ISBN: 0099448793

Murakami invokes curiosity, the sort that draws you in. And then the unexpectedness of it all (sex) keeps you in. And then there’s seemingly Mundane that wonders if you’d encounter (1) and (2) again.

Wind-up bird’s “ten minutes is all I need” and then the “picture me naked; touch me” scene (how do you classify that into a genre? Contemporary Weird-kinkiness?) The chapter abruptly ends. I wonder what was that all about. And then I start on the next page looking for that weird Murakami-rush.

Starts with us being introduced to Toru Okada, who receives a weird phone call from a strange woman. Goes look for his missing cat. Meets a teenager neighbour who’s continuing her pretence of her injury to avoid school. He then meets a Ms Malta Kano, who claims she’s clavoiryant. Says her sister, Crete Kano, was raped by Toru’s brother-in-law who is described as another brilliant but deeply weird and intellectually dangerous person.

Slight twist when Crete Kano reveals to Toru that she’s a Call Girl, and met Toru’s brother-in-law as her client.

Another call from the mysterious woman.

Chpt 12, Lt. Mamiya’s story of a covert mission in WWII Manchukuo was an unexpected tale with bits of WWII history (pity though, if japanese readers might think this is another piece of wild fiction dreamed up by Murakami).

End of Chpt 25, title of book is revealed.

Then more letters from May Kasahara (they left me wondering what that’s all about).

And more wartime stories revealed by an old man; of a killer incharge of a concentration camp in Sibera. The connection seems to be that while the old man cannot change fate (the evil man cannot be killed, or that beings like Boris the Manskinner manifest themselves everywhere). And maybe all leads to Toru challenging fate and breaking the cycle. Although I wonder if there are other universes where Kumiko’s brother still lives.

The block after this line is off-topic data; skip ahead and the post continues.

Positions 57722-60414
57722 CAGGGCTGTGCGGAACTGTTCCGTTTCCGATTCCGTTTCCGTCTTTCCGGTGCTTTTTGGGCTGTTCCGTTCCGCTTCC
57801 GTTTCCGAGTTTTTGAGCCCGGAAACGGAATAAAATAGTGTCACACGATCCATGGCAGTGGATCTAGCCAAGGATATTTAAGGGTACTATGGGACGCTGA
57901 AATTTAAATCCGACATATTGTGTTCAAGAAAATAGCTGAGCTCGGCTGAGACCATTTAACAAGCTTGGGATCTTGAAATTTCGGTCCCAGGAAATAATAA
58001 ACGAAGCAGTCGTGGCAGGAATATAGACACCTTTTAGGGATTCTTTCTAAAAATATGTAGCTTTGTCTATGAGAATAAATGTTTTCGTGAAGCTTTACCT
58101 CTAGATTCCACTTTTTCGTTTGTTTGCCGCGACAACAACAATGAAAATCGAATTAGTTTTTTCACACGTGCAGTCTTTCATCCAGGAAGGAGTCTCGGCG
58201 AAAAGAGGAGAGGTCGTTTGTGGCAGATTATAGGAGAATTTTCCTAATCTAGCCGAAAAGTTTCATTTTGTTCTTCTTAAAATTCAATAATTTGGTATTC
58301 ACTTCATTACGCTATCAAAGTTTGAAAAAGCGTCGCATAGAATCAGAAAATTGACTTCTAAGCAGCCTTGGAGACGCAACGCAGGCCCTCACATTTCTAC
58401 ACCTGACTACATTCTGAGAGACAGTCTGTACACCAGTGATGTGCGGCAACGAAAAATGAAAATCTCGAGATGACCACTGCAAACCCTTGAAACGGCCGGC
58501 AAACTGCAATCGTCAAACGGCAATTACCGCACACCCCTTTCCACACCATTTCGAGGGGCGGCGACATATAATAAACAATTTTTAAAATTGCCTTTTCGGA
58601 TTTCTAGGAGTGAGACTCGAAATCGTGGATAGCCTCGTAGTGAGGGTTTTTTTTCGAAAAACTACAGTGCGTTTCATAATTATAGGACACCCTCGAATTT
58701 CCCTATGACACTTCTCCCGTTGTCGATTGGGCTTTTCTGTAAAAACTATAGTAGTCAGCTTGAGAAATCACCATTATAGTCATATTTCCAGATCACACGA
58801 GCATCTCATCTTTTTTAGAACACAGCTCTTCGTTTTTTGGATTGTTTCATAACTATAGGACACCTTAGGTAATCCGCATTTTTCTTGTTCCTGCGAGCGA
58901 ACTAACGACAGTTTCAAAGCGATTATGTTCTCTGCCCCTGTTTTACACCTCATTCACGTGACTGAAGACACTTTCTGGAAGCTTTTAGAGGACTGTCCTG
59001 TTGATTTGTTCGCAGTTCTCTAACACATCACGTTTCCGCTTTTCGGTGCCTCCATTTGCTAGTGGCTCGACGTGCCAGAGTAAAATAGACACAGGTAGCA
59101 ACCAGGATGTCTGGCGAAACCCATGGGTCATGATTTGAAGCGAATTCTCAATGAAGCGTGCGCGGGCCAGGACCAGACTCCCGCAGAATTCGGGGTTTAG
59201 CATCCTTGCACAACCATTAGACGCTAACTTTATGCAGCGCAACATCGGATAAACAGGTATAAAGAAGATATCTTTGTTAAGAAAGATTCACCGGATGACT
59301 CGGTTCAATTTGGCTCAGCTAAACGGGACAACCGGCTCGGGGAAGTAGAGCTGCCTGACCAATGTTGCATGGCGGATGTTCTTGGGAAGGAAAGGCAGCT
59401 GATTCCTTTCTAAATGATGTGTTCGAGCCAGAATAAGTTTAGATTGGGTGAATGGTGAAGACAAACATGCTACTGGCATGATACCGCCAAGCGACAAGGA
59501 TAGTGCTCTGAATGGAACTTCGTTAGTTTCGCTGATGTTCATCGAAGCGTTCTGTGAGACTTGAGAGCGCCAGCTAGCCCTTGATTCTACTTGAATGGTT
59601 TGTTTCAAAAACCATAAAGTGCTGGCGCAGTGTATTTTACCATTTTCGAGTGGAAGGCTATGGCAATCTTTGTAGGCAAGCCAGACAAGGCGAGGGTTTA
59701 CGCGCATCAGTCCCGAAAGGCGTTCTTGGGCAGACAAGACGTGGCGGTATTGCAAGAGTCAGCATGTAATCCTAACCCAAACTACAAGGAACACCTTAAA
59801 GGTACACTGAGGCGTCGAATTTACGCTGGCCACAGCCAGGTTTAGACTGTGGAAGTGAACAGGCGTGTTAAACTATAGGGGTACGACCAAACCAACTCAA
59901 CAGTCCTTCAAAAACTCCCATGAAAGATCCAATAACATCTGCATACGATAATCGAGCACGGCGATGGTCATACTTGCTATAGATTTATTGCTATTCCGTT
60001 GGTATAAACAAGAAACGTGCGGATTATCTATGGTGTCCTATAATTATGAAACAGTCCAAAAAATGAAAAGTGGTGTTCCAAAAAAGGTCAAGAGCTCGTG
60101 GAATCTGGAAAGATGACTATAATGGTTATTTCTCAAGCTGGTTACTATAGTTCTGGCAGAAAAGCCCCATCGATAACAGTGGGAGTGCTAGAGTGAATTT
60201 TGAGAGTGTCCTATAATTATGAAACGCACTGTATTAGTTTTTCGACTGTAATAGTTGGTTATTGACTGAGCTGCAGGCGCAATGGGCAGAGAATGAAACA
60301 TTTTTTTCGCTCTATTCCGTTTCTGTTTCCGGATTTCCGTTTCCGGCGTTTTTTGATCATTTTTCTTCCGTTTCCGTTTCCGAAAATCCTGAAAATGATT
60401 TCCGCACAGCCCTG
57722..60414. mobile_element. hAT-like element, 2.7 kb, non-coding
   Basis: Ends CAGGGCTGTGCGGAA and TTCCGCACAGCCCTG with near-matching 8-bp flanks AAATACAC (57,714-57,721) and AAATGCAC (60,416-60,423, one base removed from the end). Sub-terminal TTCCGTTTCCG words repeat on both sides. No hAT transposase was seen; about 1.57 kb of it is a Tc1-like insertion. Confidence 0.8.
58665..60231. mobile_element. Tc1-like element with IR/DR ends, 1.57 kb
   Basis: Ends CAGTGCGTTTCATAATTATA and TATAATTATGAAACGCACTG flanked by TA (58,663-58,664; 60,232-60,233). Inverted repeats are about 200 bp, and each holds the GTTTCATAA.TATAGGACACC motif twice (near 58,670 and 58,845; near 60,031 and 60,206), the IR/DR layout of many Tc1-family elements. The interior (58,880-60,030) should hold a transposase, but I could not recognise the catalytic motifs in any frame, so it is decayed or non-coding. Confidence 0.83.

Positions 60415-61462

Finally, a few more chapters later, the plot congeals. Kumiko reveals she has been compelled to cheat on Toru. And much was due to some vile actions by her brother. Toru seems to pass between what I understand to be an alternate reality. He manages to kill this faceless aspect of what is hinted to be the evil persona of Kumiko’s brother.

At the backcover, one review likened Murakami work as an ‘impressionistic work’. Pretty apt description, I think.

I think you’ll either enjoy the Murakami Weirdness (like how you tolerant the meanderings of a long-drawn joke to finally get the punch line) or you’d think it’s all a bunch of disconnected mumbo-jumbo. But there must be something that draws his fans.

I’ll read Murakami, for sure.

But only in between extended breaks 🙂